Four weeks ago I embarked on a new journey in a new school board and in a new model of online learning. In a board with a large geographical area, much of which cannot reliably access the Internet, the model is very different from that which I experienced earlier this year. While many of the students are engaging in a synchronous model of learning, others are participating in asynchronous learning, and a few must be provided with packages on paper, due to their remote locations.
While the arrival of Starlink in our area is likely to be a game-changer, access to the Internet remains a huge impediment for our families. And so decisions were made at the beginning of the school year to provide the best education to ALL of our students
Our At-Home Learning teachers are, for the most part, teaching from their local schools. They participate in the school supervision schedule, and have the benefit of social interaction with their colleagues. Their students either participate synchronously through MS Teams and access their class materials through Edsby or our D2L/Brightspace LMS, or they use only Edsby, the LMS, and email to connect with their teachers. The few who require paper resources function much as “correspondence courses” would have in the past, with packages created weekly, and which are delivered via the student’s home school.
It is fascinating to visit the classrooms of these teachers. Due to bandwidth, many of the students remain “cameras off”, but that hasn’t limited their participation. You can hear the excitement in their voices, and in their contributions to the chat. The use of many tools such as Dreambox and
For many families, having the flexibility of anytime/anywhere learning is working for their children. The daily content is provided via Edsby or the LMS, and families can work at their own pace to access multimedia resources. Some “asynchronous” students will join into daily Teams meetings, then head off to work independently for the balance of the day. Others depend upon daily emails to connect.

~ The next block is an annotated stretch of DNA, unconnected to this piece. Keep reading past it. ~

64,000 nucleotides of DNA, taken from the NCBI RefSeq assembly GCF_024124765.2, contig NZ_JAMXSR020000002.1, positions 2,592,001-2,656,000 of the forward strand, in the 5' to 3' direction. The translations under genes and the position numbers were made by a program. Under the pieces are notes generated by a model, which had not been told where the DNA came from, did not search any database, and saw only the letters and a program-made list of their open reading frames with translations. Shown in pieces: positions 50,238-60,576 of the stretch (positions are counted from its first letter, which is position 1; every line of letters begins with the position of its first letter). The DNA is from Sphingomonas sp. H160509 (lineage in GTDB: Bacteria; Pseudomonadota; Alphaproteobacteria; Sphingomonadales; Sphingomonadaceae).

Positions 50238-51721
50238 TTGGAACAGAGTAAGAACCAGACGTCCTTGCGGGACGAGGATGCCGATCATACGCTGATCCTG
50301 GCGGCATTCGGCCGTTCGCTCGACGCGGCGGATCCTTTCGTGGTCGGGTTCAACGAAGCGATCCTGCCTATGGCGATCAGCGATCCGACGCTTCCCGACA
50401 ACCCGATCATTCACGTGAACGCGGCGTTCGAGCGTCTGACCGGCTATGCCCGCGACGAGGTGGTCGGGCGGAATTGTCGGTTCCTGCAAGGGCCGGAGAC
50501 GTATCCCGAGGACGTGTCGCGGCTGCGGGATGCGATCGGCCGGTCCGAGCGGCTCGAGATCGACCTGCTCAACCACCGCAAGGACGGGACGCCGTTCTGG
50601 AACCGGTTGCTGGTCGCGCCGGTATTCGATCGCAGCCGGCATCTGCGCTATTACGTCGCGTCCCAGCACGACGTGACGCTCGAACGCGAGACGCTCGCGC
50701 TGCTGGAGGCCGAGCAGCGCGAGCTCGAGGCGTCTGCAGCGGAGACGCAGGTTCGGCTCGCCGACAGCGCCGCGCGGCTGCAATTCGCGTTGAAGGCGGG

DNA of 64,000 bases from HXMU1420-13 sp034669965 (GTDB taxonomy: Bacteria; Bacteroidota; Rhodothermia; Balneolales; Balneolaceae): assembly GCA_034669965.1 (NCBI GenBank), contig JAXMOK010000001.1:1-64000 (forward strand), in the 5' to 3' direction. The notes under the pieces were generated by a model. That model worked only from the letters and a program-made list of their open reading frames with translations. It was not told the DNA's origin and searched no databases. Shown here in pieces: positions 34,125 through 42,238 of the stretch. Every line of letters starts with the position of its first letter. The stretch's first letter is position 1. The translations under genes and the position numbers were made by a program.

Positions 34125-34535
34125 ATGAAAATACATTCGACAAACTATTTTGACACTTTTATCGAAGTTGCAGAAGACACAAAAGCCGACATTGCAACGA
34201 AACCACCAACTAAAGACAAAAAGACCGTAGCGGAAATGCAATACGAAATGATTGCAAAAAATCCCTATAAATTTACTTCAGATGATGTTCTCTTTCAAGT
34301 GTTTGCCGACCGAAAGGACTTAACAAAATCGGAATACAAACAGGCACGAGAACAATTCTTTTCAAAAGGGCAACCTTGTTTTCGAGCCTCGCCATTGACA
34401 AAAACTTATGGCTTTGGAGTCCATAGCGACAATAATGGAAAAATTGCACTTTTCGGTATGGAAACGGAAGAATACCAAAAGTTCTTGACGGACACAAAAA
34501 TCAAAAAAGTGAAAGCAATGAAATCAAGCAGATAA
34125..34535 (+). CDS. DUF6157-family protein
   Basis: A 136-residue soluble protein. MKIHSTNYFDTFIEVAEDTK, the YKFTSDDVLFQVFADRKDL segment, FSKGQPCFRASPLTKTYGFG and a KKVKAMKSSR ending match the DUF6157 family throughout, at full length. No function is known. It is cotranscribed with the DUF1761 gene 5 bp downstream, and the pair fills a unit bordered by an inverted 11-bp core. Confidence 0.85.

The third option has been problematic for some of our teachers, as they have to translate rich multimedia resources into single-dimensional paper versions. However, for some families this solution is working well. The distractions that accompany use of an iPad or computer are removed, and parents are comfortable assisting their children to work with paper worksheets. We continue to look for ways to bring some of our richer resources “offline”, and provide them to families in a downloaded version on a device, so that they can make use of audio and visual content.
Rather than attending school for two semesters in a year, all of our Secondary students, both remote and in-person, are attending eight octomesters. They have one class for about 22 days, then move to their next course. This has allowed us to be very flexible, and move students into our programs, or back to their home schools, where necessary. However, planning a program for fewer than 400 students, with a limited team of teachers, is becoming more and more challenging as the year progresses. We have offered most of the compulsory courses, except for French (due to a lack of qualified teachers). And so now we are looking to provide engaging courses that will support a diverse group of learners. As with our observations in the quadmester model in the fall of this school year, student achievement seems to present as an inverse bell curve. A group of students are doing very well in the model, and a group of students are finding it very difficult. The group in the middle is very small, but are likely meeting similar success to that achieved in face-to-face settings.
Over the next while there will be decisions to be made regarding the 2021-2022 school year. It’s likely that a version of At-Home Learning will need to continue, and there will continue to be students for whom this model is preferred. What that will look like is still to be determined. I look forward to our conversations, and to the creation of a new system.